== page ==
To enable global replication, set
True and set
C++) to the desired total number of
replications (including any local replications). Finally, set
C++) to a different offset for each PopART
process involved, using offsets starting from 0 and incremented by the local
replication factor for each process.
For example, if the local replication factor is 2 and we want to replicate this
over four PopART processes then we need to configure a global replication
factor of 8. We then expect the
globalReplicaOffset in the PopART
processes to be set to 0, 2, 4 and 6, respectively – the offset values increase in increments equal to the local replication factor. Then, for the second host, the configuration of the PopART session is as follows:
opts = popart.SessionOptions() # Local replication settings. opts.enableReplicatedGraphs = True opts.replicatedGraphCount = 2 # Global replication settings. opts.enableDistributedReplicatedGraphs = True opts.globalReplicationFactor = 8 opts.globalReplicaOffset = 2 # <-- Different offset for each PopART instance
Note that when local and global replication are used together, the data provided
to each PopART instance (in the
IStepIO instance passed to
should contain only the data required for the local replicas. Moreover,
the output anchors will also only contain the output data for the local
replicas. Essentially, input and output data shapes are unaffected by global
6.3. Sync configuration
In a multi-IPU system, synchronisation (sync) signals are used to ensure that IPUs are ready to exchange data and that data exchange is complete. These sync signals are also used to synchronise host transfers and access to remote buffers.
Each IPU can be allocated to one or more “sync groups”. At a synchronisation point, all the IPUs in a sync group will wait until all the other IPUs in the group are ready.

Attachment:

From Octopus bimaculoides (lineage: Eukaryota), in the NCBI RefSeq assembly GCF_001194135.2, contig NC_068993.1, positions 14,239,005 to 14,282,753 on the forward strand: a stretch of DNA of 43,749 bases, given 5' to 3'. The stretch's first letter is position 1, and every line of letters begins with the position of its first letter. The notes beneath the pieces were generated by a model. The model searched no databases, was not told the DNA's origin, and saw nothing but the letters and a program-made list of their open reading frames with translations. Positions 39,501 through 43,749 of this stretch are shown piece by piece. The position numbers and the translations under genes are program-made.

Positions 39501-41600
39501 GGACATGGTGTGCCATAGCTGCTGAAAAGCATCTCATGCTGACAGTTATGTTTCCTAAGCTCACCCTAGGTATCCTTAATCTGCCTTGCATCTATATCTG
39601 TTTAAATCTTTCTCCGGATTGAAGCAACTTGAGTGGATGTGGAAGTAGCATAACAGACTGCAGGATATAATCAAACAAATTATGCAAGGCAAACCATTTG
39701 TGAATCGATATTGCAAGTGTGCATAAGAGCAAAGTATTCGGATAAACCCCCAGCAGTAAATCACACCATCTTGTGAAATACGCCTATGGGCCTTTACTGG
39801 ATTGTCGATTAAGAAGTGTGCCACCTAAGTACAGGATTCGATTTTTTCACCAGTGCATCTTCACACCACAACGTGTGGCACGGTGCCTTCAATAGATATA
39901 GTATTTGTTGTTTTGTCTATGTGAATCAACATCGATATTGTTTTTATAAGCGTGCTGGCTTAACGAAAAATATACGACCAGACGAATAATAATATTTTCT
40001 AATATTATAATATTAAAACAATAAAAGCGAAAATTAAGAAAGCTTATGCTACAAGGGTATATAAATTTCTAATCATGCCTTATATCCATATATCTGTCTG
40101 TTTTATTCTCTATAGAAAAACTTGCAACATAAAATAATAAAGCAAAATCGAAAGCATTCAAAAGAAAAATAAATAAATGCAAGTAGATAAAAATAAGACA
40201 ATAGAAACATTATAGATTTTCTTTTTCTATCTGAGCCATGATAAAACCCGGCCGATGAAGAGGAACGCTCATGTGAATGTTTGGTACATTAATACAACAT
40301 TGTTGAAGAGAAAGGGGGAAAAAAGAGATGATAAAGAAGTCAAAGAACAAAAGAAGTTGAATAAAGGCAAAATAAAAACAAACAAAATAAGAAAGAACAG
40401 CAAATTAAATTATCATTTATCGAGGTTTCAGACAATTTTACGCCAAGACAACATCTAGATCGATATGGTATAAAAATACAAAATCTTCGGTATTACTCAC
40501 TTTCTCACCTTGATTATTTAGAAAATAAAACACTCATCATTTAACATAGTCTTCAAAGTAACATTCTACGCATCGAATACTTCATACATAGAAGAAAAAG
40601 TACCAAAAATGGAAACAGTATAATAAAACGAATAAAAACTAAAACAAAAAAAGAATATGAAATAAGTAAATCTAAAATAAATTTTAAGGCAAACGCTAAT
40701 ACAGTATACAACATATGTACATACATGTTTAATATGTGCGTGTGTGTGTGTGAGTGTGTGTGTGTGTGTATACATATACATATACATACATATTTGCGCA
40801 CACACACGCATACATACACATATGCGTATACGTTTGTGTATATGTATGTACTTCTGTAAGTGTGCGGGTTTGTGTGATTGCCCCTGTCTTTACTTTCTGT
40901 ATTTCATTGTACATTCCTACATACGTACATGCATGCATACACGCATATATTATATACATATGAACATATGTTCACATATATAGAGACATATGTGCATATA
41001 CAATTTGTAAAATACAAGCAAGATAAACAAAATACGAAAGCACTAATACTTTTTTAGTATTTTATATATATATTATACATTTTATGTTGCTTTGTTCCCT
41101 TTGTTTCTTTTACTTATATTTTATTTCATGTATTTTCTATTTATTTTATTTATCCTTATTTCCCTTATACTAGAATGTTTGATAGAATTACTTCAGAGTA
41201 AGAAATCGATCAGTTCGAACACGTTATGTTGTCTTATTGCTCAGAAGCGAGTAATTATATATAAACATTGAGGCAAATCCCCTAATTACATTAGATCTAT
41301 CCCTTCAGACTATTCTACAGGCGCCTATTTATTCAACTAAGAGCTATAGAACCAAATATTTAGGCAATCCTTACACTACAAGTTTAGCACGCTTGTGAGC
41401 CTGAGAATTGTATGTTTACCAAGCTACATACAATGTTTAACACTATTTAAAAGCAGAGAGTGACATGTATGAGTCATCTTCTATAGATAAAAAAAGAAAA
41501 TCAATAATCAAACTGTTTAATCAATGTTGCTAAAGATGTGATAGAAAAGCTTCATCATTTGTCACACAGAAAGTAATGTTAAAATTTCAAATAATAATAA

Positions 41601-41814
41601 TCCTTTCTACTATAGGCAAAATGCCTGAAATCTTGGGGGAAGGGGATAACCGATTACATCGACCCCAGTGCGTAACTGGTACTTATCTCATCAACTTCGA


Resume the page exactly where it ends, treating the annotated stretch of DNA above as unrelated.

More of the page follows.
Sync groups can be used to to allow subsets of IPUs to overlap their operations. For example, one sync group can be transferring data to or from the host, while another sync group can be processing a batch of data that was transferred previously.
You can configure the sync groups using the PopART
syncPatterns option (
when creating a device with
C++). The types of sync patterns available are described in detail in Section 6.3.1, Sync patterns.
For example, the following code shows how to set the sync configuration to
SyncPattern.ReplicaAndLadder which allows for alternating between host I/O and processing.
sync_pattern = popart.SyncPattern.Full if args.execution_mode == "PHASED": sync_pattern = popart.SyncPattern.ReplicaAndLadder device = popart.DeviceManager().acquireAvailableDevice( request_ipus, pattern=sync_pattern)
6.3.1. Sync patterns
There are three sync patterns available. These control how the IPUs are allocated to two sync groups.
The sync patterns are described with reference to Fig. 6.1, which shows four IPUs: A, B, C and D.
Full: All four IPUs are in both sync groups. Any communication between the IPUs or with the host, will require all IPUs to synchronise.
SinglePipeline: One sync group contains all four of the IPUs. So any communication using that sync group will synchronise all the IPUs.
The other sync group is used separately by each IPU. This means that they can each sync with the host independently, without syncing with each other. This allows any IPU to be doing host IO, for example, while others are processing data.
ReplicaAndLadder: One sync group contains all the IPUs. The other sync group is used independently by sets of IPUs, for example A+C and B+D. This means that each subset can communicate independently of each other. The two groups of IPUs can then alternate between host I/O and processing.